Under Yohe the church was active evangelizing. By the time Yohe left in about 1979, the congregation had grown to perhaps 150 people, although many hundreds more had come and gone. We would have outdoor events such as singing and preaching in parks. We would have "revivals" where there was a service every evening and we were expected to invite neighbors, co-workers, and friends so they could be saved. Yohe would constantly preach that we were supposed to bring as many people to the church as possible, and the sermons often pressured us to do more than we had in the past.

A "boys' home" designed for troubled youth was started in about 1972, in two houses next to the church. Up to a dozen young men would stay there, with one of the church women acting as cook and caretaker. A "girls' home" was also started but it generally had fewer occupants. When Yohe left he would move the boys' home to his new location in Louisiana.

There were many fundraising programs for building or evangelical plans. The women's auxiliary made and sold peanut brittle. The young men in the church would gather, cut, and deliver firewood. And of course, we were required to give a "tithe" of 10% of our income, plus donations. Yohe also would sometimes "borrow" from different members of the congregation. Most members were poor, but there were some successful businessmen as well.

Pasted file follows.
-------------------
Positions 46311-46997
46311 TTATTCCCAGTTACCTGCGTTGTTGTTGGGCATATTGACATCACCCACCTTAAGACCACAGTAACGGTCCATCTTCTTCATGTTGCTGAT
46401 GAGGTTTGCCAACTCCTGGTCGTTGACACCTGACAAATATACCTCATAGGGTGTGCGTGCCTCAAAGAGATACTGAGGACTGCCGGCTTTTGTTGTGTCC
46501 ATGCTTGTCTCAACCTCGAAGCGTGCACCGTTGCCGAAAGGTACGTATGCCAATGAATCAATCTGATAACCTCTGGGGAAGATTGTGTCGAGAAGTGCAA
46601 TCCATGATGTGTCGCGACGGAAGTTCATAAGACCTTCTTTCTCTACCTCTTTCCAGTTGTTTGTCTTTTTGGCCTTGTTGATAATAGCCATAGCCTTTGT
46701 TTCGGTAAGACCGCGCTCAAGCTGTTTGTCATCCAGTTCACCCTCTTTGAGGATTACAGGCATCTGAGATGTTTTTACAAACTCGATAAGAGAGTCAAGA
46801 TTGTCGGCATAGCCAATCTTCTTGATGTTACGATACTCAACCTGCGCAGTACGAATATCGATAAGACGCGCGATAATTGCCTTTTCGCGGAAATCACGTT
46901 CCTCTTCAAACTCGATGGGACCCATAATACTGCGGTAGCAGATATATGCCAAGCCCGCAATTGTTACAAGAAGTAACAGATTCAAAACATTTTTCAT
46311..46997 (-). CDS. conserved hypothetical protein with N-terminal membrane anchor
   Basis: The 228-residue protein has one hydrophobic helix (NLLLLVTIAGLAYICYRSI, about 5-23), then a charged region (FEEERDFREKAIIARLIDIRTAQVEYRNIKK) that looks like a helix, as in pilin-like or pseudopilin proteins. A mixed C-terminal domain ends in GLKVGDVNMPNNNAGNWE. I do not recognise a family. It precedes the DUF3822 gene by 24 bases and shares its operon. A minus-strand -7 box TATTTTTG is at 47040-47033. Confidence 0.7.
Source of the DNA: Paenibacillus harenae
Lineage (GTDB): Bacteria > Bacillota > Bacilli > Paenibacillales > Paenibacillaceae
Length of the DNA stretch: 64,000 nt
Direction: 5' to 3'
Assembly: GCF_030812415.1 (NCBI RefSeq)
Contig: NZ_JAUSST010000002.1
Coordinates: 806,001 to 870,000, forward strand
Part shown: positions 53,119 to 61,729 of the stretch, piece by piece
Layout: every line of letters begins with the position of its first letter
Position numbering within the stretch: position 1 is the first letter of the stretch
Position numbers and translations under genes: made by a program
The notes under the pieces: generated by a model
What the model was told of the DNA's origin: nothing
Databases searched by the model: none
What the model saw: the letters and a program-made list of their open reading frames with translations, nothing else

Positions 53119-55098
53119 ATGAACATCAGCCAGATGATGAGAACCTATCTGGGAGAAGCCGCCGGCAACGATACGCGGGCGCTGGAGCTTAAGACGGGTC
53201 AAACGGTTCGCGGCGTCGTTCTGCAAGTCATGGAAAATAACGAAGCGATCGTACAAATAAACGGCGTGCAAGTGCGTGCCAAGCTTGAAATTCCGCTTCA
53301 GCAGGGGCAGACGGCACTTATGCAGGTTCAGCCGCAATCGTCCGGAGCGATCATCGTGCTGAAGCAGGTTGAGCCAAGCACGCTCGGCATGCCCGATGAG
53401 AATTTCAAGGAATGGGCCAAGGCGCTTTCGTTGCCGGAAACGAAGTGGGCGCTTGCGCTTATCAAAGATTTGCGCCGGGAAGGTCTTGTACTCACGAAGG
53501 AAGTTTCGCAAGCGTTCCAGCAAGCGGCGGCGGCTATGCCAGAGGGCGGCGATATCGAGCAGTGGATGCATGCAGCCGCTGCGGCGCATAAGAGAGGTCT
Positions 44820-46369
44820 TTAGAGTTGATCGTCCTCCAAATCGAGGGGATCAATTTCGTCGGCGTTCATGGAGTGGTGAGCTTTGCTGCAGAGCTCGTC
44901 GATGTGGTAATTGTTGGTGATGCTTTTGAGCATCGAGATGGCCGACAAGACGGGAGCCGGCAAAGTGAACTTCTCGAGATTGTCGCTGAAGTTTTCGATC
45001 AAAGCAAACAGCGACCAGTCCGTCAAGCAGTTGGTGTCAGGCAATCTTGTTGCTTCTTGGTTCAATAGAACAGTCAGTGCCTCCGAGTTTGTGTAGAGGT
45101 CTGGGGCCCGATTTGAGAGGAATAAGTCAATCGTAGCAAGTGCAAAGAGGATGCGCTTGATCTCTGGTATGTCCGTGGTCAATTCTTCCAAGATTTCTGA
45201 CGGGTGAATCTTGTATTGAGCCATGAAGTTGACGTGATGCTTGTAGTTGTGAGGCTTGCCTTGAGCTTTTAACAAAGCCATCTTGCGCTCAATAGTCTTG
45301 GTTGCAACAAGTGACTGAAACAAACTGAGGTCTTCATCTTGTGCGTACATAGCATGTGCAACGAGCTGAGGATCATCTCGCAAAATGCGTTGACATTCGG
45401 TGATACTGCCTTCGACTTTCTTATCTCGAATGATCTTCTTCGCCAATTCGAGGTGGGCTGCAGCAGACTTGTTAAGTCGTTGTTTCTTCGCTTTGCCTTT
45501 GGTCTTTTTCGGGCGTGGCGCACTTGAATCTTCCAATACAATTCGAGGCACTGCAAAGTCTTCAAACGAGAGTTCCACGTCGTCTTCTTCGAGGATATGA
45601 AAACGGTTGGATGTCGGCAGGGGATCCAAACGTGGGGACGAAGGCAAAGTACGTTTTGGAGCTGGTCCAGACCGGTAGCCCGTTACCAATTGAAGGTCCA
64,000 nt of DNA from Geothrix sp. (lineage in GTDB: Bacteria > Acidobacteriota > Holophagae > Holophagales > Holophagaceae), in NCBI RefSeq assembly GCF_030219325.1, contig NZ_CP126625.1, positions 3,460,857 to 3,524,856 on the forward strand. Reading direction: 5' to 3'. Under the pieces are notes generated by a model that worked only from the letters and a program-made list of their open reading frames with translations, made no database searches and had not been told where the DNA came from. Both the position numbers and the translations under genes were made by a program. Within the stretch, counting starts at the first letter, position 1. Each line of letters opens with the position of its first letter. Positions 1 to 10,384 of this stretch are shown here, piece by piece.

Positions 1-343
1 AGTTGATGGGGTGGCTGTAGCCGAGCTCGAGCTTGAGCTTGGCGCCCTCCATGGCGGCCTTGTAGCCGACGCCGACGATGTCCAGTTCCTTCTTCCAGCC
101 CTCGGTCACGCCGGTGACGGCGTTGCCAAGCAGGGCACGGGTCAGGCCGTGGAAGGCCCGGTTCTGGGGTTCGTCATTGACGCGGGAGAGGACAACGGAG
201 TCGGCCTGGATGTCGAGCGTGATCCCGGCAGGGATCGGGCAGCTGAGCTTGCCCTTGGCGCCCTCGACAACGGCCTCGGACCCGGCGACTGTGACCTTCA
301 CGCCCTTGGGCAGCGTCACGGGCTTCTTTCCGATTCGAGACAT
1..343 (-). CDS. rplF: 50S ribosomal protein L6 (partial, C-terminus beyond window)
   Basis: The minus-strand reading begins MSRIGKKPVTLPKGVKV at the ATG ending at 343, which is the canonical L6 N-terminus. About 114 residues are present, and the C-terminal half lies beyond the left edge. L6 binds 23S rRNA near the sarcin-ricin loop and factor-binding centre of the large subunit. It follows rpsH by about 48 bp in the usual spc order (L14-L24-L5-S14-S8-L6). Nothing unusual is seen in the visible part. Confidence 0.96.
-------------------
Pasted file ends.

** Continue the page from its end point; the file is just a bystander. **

In about 1975 the church bought a 7-acre lot at the top of a hill on Maple Street in northern Rapid City. The old church building was moved from 2nd street and Kansas City up to the new property onto a new foundation. A pre-fab house was built next door for offices and for the girls' home. I can't recall where the boys stayed at this location. Yohe had purchased a 10-acre lot farther north on Haines Avenue, where he built a pre-fab house. Church members would often visit there. Yohe also had a property in Piedmont that he planned to build a summer cabin on, but this was sold to a member when he began building spec. homes. I recall Yohe preaching once that he would turn his home into a parsonage (where the church would own it) but this was never done.